Real-time transcription is the process of converting audio into text as it is captured. While real-time transcription is commonly implemented as a cloud-based service, there are also options for running it on-device.

Cloud-based real-time transcription records and sends audio to some vendor server, where the transcription engine is located, to perform the transcription. With this method, any network latency or connectivity issues may result in a delay or disruption in the transcription. In contrast, On-device real-time transcription performs the transcription directly on-device, eliminating these inherent latency and reliability limitations.

Picovoice's Cheetah Streaming Speech-to-Text is an on-device software that transcribes speech to text locally. It ensures your voice data remains private (i.e. it is GDPR and HIPAA-compliant by design). Additionally, it guarantees a real-time experience by eliminating unpredictable delays.

Cheetah Streaming Speech-to-Text can run on Linux, macOS, Windows, Raspberry Pi, and NVIDIA Jetson.

In just a few minutes, you can start transcribing speech to text in real time using the Cheetah Streaming Speech-to-Text Node.js SDK. Let's get started!

Project setup

Create a new folder and initialize an npm project:

Next, install @picovoice/pvrecorder-node and @picovoice/cheetah-node.

  • @picovoice/pvrecorder-node will be used to record microphone audio
  • @picovoice/cheetah-node will perform the speech to text transcription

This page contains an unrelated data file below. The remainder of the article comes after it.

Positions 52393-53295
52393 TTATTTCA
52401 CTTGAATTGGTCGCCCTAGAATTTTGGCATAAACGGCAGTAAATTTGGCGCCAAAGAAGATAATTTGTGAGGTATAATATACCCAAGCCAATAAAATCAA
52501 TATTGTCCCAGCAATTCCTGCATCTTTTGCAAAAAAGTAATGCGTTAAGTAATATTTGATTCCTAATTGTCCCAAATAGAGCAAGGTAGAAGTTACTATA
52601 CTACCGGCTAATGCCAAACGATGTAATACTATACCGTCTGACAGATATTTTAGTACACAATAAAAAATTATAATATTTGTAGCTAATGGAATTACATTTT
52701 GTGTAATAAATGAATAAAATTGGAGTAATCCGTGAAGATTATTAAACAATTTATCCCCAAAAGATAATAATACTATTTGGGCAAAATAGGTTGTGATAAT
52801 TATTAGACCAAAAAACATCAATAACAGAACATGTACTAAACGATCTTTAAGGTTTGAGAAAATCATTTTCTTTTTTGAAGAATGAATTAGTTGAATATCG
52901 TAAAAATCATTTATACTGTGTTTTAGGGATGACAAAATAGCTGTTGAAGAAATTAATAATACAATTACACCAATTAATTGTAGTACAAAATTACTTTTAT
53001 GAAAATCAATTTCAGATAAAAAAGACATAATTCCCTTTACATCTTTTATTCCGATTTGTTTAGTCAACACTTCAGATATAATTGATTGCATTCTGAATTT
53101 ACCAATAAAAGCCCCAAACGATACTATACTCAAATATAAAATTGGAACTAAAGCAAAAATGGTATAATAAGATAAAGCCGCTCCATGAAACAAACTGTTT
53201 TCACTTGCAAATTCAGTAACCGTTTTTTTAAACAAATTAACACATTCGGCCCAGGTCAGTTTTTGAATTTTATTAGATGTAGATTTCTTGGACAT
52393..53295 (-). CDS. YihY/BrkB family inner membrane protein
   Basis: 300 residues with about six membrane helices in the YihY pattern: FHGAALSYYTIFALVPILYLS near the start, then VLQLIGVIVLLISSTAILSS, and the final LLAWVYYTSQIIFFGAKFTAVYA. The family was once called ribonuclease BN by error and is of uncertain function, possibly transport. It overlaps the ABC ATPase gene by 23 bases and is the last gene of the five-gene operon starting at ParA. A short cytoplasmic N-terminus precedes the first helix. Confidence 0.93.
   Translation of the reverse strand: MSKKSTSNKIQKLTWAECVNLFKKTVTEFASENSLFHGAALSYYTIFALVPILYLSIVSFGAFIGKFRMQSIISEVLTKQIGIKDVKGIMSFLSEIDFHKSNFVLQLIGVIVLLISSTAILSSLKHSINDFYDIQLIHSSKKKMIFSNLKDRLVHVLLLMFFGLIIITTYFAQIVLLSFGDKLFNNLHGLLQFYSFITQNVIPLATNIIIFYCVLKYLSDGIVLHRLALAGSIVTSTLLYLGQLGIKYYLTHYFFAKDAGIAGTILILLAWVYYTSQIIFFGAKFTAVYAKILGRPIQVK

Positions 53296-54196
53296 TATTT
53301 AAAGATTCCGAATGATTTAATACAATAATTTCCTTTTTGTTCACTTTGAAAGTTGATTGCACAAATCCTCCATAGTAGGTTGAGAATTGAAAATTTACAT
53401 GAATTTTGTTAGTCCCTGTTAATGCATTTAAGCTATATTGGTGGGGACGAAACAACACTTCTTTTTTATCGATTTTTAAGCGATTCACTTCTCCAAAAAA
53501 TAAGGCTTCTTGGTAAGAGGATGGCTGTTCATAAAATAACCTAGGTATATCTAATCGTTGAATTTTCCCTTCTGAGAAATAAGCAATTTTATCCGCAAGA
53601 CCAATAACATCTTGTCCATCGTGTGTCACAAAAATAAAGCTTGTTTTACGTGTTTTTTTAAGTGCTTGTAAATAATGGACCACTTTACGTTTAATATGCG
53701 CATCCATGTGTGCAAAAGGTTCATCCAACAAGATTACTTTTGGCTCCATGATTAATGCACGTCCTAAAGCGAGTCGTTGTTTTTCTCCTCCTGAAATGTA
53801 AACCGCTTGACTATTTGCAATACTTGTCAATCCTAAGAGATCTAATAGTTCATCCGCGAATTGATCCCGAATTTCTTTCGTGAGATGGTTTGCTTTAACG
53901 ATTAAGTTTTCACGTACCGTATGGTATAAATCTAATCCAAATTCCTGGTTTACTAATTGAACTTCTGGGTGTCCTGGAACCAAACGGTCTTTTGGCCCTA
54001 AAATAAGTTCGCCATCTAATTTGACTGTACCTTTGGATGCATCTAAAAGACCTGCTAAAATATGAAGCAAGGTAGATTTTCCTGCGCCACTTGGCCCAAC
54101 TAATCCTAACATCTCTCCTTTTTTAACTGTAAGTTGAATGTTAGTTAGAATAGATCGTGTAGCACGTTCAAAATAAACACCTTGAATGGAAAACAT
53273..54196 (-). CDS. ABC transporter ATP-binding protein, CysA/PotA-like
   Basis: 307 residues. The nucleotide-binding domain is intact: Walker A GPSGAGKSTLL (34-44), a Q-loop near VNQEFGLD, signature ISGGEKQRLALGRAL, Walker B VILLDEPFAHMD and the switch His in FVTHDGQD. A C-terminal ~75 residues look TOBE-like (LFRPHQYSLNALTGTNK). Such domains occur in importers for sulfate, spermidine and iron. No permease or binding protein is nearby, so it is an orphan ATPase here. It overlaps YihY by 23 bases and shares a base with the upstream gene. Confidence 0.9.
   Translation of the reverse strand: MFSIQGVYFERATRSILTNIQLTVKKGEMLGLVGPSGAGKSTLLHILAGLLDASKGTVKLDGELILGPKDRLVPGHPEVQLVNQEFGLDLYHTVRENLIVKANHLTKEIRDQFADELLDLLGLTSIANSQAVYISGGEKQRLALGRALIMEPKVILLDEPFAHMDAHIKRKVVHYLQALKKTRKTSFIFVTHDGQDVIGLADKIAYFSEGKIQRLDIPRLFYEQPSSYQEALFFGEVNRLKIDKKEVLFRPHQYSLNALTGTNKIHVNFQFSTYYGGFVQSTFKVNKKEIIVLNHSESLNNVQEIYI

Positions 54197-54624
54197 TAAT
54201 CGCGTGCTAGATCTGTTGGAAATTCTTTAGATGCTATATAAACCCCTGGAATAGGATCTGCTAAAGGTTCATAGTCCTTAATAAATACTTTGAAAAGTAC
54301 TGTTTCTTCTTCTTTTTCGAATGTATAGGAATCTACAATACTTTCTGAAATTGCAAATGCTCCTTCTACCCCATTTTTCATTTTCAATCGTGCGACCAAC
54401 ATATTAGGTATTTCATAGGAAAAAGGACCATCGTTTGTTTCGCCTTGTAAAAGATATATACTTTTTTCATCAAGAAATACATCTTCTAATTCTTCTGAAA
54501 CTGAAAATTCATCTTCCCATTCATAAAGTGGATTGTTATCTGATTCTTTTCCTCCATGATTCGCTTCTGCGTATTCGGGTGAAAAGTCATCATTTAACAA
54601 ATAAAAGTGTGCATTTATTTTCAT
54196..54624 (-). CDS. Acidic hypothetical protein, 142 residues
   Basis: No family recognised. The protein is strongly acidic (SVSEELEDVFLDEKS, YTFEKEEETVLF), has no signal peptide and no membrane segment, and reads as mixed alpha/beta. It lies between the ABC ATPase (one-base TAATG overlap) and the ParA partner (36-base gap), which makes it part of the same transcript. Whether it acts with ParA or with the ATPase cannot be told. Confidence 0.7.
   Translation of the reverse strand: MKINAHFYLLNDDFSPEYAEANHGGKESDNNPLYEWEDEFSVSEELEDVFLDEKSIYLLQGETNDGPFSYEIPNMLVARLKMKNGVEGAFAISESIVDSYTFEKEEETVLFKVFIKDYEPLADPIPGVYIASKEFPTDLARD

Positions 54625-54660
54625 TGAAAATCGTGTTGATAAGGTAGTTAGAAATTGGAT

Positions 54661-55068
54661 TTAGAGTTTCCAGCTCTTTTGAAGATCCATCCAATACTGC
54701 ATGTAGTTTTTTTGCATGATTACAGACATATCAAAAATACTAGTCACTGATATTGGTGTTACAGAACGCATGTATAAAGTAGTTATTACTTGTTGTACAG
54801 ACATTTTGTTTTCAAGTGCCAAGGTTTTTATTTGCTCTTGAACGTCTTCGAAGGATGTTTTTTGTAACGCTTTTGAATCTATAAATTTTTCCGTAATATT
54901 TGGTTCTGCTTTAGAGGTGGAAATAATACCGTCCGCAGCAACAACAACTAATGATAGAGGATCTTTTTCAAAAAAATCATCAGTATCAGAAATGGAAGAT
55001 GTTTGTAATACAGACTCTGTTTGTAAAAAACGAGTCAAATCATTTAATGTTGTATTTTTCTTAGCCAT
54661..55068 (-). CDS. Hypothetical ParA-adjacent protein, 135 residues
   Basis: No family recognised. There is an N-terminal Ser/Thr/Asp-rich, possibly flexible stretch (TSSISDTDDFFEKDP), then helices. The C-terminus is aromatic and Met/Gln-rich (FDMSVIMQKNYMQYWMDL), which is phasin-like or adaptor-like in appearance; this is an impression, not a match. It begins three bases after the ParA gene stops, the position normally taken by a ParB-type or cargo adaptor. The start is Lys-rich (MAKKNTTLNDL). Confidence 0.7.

Sign up for Picovoice Console

Log in to (or sign up for) Picovoice Console. It is free, and no credit card is required!

Copy your AccessKey from the main dashboard.

Initialize Cheetah

In a new index.js file, create an instance of Cheetah with your AccessKey:

Capture Microphone Audio

Next, we need to pass audio to Cheetah to be transcribed. This audio can be from a microphone or a stream you receive from another source, as long as the audio frames are of a specific frame length (specified by cheetah.frameLength) and the audio itself is recorded at the required sample rate (specified by cheetah.sampleRate).

In digital audio, an audio frame refers to a discrete unit of audio data that represents a brief moment in time. An audio frame consists of a number of samples, each of which is a numeric value that represents the amplitude of the sound waveform at a single point in time. The number of samples in each audio frame is referred to as its frame length.

To record audio with the appropriate frame length, we can use PvRecorder - an audio recorder designed for real-time speech audio processing.

Create an instance of PvRecorder with cheetah.frameLength, and call pvRecorder.start().

To stop recording audio, call pvRecorder.stop()

Transcribe Audio

Each call to will return a single audioFrame that you can then pass to cheetah for processing. Once processed, cheetah will return a partialTranscript string and an isEndpoint bool. When an endpoint is detected, call cheetah.flush() to return any remaining transcribed text.

  • partialTranscript represents the most recent portion of the transcription - append this to previous values of partialTranscript to form the "full" transcription
  • isEndpoint is a flag that will be set to true when cheetah detects a chunk of audio (1s by default) after an utterance without any speech in it

Complete App

A complete working example might look something like this:

Finally, run the file and speak into your microphone to see the live transcription in your terminal!

For more information, check out the Cheetah Streaming Speech-to-Text product page or refer to the Cheetah Streaming Speech-to-Text Node.js SDK quick start guide.

Have you seen our other Node.js tutorials? Don’t forget to check out Batch Transcription with Node.js, Speaker Recognition with Node.js, and Voice Activity Detection with Node.js.